An ordinance prohibiting synthetic drugs — spice and bath salts — in the city of Soldotna is up for introduction at this week’s Soldotna City Council meeting.
Soldotna Police Chief Peter Mlynarik said synthetic drugs have been on the rise in the last several years with police officers seeing the drugs more often on traffic stops, but the they are “tough to chase.”
While the State of Alaska has made certain chemicals occasionally found in spice illegal, field test kits are not available, Mlynarik said. Police departments have to send the drugs to the Alaska Department of Public Safety’s Crime Lab, which he said can be difficult and time consuming.
When a chemical has been banned by the state, manufacturers sometimes change it for one that isn’t, increasing the difficultly in stopping local trafficking of synthetic drugs, he said.
He said juvenile synthetic drug use is a concern and while the new restrictions, if adopted, may not deter some kids and teens from using, he thinks the making bath salts and spice illegal will help bring numbers down.
“I think (youth) may stay away from drugs that they know are banned — marijuana, meth, heroin — but on some substances where they know it’s not illegal, they could be more prone to try something like that where that substance can be just as bad as the others it’s just not illegal, ” Mlynarik said.
According to the Office of National Drug Control Policy’s website, synthetic cannabinoids use is “alarmingly high, especially among young people.” The 2012 Monitoring the Future survey for drug-use trends found one in nine 12th graders used synthetic cannabis in a one-year period, making it the second most popular drug used by that age group after marijuana.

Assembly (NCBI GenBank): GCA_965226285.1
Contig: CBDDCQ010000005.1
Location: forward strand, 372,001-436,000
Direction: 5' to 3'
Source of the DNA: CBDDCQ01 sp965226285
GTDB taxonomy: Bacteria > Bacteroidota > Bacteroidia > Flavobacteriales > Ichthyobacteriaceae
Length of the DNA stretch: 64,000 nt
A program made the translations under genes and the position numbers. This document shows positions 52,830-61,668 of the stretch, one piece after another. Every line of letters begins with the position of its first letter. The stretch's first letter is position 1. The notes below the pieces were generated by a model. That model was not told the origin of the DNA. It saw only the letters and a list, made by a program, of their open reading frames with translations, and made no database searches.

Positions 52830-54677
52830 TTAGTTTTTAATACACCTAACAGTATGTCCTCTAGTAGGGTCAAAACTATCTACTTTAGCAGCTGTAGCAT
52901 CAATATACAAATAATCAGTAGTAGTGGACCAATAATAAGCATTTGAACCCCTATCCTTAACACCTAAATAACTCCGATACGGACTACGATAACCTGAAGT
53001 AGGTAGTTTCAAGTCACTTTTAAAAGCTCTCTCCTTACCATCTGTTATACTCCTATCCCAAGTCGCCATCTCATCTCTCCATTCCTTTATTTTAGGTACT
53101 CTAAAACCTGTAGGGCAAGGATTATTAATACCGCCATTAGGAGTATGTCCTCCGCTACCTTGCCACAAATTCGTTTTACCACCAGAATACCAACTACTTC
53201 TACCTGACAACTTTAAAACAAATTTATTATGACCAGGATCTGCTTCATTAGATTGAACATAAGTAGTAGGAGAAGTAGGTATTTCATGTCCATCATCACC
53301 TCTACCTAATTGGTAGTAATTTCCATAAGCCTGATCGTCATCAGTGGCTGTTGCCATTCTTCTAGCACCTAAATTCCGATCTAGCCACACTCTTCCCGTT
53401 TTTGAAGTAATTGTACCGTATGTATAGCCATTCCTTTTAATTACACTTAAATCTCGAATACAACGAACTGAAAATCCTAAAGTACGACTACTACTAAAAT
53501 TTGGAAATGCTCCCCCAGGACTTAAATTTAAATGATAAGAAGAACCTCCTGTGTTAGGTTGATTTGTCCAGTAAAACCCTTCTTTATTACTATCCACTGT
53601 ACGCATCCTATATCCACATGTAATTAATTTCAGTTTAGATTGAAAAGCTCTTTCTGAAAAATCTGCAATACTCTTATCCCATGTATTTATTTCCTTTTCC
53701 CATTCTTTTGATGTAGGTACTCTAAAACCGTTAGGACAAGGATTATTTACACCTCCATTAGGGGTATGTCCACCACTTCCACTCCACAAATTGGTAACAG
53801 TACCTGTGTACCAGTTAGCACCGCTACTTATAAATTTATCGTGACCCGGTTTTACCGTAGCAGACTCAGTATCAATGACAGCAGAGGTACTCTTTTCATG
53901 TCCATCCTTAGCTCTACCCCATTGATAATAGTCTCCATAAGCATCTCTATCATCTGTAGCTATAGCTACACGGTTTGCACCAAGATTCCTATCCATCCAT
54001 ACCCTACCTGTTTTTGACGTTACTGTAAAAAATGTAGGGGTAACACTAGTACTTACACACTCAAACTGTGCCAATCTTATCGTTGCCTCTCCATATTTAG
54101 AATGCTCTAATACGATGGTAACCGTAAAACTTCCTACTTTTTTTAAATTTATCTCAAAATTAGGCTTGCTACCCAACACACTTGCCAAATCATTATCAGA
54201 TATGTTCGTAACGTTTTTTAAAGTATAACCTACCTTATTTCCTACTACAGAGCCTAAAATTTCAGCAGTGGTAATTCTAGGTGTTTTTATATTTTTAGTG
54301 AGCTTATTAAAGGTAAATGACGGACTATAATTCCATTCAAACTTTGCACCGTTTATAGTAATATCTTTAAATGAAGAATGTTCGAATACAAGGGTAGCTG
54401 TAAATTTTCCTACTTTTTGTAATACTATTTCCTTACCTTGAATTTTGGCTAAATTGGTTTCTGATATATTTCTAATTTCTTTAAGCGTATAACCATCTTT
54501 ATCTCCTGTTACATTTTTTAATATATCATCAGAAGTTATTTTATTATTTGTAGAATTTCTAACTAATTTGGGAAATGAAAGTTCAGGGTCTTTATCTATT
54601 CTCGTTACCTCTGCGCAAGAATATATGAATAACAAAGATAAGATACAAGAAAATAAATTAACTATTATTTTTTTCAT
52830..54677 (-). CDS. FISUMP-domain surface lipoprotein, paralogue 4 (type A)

While spice does contain dried plant material, active ingredients are designer cannabinoid compounds. No scientific studies have been done on spice’s effects on the brain, but the drugs produce effects similar to marijuana, according to the National Institute on Drug Abuse’s website.
Bath salts, whose white crystals resemble bathing products, carry risks of overdose, hallucinations and death and, like spice, effects on the brain are not fully known, according to abovetheinfluence.com.
The new chapter code would make it illegal for anyone to possess, use, provide, sell produce, manufacture, distribute, offer, display, market or advertise any illicit synthetic drug. Each product, package or container can be counted as a separate minor offense, and all products in violation may be seized and held as evidence, according to the new chapter.
Adoption of the chapter would also make it unlawful for anyone to provide, sell or offer for sale a product for human consumption when it is labeled “not for human consumption.” Mlynarik said this labeling trend is a way for manufacturers to avoid the U.S. Food and Drug Administration regulations as well as accountability.
“I think it’s to avoid liabilities, too,” he said. “They can say, ‘Well, we said it’s not for human consumption,’ when clearly they know that they’re going to introduce it into their body in some way.”
The new code, if enacted calls for amendment to the city’s bail forfeiture and fine schedule to be amended to include a $500 fine for illicit synthetic drugs and a $500 for the sale of drugs marked not for consumption.
Public hearing for the ordinance is scheduled for the March 26 council meeting.
Kaylee Osowski can be reached at email@example.com.